#NatSCA2018: Two Days That Made Me Feel Like a Part of Something

The NatSCA Annual Conference 2018 in Leeds – thoughts of a bursary awardee

My name is Meg Cathcart-James, and I am Project Officer for the Cole Museum of Zoology at the University of Reading. I graduated from the university with a BSc in Ecology and Wildlife Conservation, and was lucky enough to be employed in this role as I continue on to a PhD, also on the subject of ecology.

I mention this little introduction to my background for a reason; with no real zoological knowledge, museum training or experience, when I first started working for the Cole I felt a bit like an impostor, an outsider. Throughout my undergraduate degree and entering into postgraduate research, I have seen and experienced this before; I think it is quite a common feeling in the academic world and as I began to work closely with the museum’s curator, Professor Amanda Callaghan, and engage with other staff in the wider university museum team, I felt this more acutely. That is, until I went to the NatSCA Conference in Leeds earlier this year.

The title of this blog is really the main headline for what was the most valuable thing I got from the conference; the utter decimation of this ‘impostor syndrome’ I had been battling with. As an ecologist writing a blog on the museum ‘ecosystem’, I rub my hands with glee at all the metaphors I can use! It is certainly true that other departments and museums within the University of Reading count as ecological units of the ecosystem the Cole inhabits. However, meeting the welcoming, relaxed, inclusive, tolerant and passionate NatSCA members in Leeds made me look at the ecology of the Cole on the wider landscape level – we the museum, and myself, are valid and valuable ecological units outside of our own habitat.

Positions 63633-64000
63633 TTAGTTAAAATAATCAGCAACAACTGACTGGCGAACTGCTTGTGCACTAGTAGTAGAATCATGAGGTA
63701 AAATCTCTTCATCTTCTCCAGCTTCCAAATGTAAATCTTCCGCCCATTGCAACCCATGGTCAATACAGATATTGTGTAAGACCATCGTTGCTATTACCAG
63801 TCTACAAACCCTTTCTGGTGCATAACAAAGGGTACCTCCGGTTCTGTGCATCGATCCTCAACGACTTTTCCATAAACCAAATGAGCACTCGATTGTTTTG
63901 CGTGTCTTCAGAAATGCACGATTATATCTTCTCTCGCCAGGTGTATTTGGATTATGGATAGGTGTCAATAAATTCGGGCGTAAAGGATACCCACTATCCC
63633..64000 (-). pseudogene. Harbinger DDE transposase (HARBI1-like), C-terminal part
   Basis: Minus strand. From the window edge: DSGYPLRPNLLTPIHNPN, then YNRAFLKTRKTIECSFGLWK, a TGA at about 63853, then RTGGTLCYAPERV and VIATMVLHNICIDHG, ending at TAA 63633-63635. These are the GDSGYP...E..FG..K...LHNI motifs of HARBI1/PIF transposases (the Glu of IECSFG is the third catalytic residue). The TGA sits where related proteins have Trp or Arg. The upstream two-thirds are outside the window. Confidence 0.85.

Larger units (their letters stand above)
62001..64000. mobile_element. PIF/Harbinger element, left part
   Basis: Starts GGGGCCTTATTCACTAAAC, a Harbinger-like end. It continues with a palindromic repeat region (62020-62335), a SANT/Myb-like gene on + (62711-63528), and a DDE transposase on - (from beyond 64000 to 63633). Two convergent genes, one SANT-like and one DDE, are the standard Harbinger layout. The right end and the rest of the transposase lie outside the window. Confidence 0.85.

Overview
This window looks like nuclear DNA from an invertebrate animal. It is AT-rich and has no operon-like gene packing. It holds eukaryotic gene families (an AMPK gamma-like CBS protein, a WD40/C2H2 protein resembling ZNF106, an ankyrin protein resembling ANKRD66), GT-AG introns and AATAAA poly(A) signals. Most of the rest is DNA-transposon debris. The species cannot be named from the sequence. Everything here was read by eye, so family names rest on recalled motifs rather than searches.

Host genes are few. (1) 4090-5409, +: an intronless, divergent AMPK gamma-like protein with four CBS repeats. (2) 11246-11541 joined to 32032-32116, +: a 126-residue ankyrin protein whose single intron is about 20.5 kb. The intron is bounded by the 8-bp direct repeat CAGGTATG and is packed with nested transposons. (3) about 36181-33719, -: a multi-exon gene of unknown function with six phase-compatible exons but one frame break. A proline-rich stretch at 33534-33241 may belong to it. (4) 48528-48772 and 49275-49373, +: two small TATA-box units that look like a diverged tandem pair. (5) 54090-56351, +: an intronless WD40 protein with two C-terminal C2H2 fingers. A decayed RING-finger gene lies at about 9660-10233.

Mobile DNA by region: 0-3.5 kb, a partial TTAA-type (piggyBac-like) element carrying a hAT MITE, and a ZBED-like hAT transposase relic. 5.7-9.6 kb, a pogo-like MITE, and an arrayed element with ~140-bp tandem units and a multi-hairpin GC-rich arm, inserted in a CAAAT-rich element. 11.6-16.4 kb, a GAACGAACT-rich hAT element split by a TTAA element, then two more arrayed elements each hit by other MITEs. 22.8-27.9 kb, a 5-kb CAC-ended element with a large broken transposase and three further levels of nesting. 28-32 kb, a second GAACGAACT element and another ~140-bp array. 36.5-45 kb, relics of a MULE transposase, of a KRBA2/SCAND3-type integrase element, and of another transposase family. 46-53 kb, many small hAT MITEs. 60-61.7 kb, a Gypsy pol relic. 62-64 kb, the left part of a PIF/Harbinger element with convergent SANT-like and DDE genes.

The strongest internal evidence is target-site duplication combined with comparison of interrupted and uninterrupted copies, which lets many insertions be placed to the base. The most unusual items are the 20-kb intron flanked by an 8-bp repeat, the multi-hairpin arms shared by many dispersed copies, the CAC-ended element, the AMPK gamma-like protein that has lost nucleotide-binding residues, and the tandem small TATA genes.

Meg Cathart-James with Cole Museum Curator Professor Amanda Callaghan. © Meg Cathart-James.

Whilst chatting to new people and answering questions about where I’m from etc., I found myself constantly apologising for not being natural history museum-trained; and every response was, oh don’t worry about that we’ve all come from really diverse backgrounds, or something along those lines. So eventually I stopped apologising, and started feeling like I belonged in an association like this, at a conference like this, with people like this. My passion for the Cole Museum and personal love of botany (forgive me Amanda!) were enough to be included in a very natural way, by some true experts in their fields, in lively conversations about collections. The conference as a whole felt like a coming together of like-minded friends who hadn’t seen each other in ages; and new members of the friendship group were welcome. I wonder if NatSCA realise how truly unique that makes them?

The theme of the conference was incredibly relevant to many of the challenges the Cole Museum is facing as we head towards a university-imposed move to a new building. Positive and successful relationships with stakeholders outside of the university’s museums or the School of Biological Sciences (within which the Cole sits) are crucial to the new iteration of the Cole being a valuable teaching resource for many more decades to come. It is a huge responsibility, and those two days in Leeds with NatSCA have helped me feel that I am qualified to fulfill my part, that the Cole is not alone in its need to form a strongly connected landscape for future resilience, and that help is always at hand.

My heartfelt thanks to NatSCA for awarding me the conference bursary, as without it we could not have afforded for me to attend and I would have missed out on a truly invaluable experience.

Written by Meg Cathcart-James, Project Officer for the Cole Museum of Zoology, University of Reading

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